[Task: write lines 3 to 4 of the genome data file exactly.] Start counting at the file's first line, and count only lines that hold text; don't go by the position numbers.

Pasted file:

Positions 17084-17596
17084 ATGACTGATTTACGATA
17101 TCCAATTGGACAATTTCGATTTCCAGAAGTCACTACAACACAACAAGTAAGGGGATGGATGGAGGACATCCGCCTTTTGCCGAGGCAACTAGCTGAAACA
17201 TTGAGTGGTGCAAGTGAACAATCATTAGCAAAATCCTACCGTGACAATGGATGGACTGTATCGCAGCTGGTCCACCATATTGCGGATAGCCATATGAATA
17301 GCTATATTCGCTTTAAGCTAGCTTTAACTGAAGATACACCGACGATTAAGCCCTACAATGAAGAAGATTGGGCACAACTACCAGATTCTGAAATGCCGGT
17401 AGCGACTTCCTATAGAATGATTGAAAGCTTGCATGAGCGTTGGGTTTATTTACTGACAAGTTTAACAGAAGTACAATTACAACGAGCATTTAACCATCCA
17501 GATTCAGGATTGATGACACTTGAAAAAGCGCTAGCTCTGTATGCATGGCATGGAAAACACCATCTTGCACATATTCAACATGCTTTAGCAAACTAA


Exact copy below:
17101 TCCAATTGGACAATTTCGATTTCCAGAAGTCACTACAACACAACAAGTAAGGGGATGGATGGAGGACATCCGCCTTTTGCCGAGGCAACTAGCTGAAACA
17201 TTGAGTGGTGCAAGTGAACAATCATTAGCAAAATCCTACCGTGACAATGGATGGACTGTATCGCAGCTGGTCCACCATATTGCGGATAGCCATATGAATA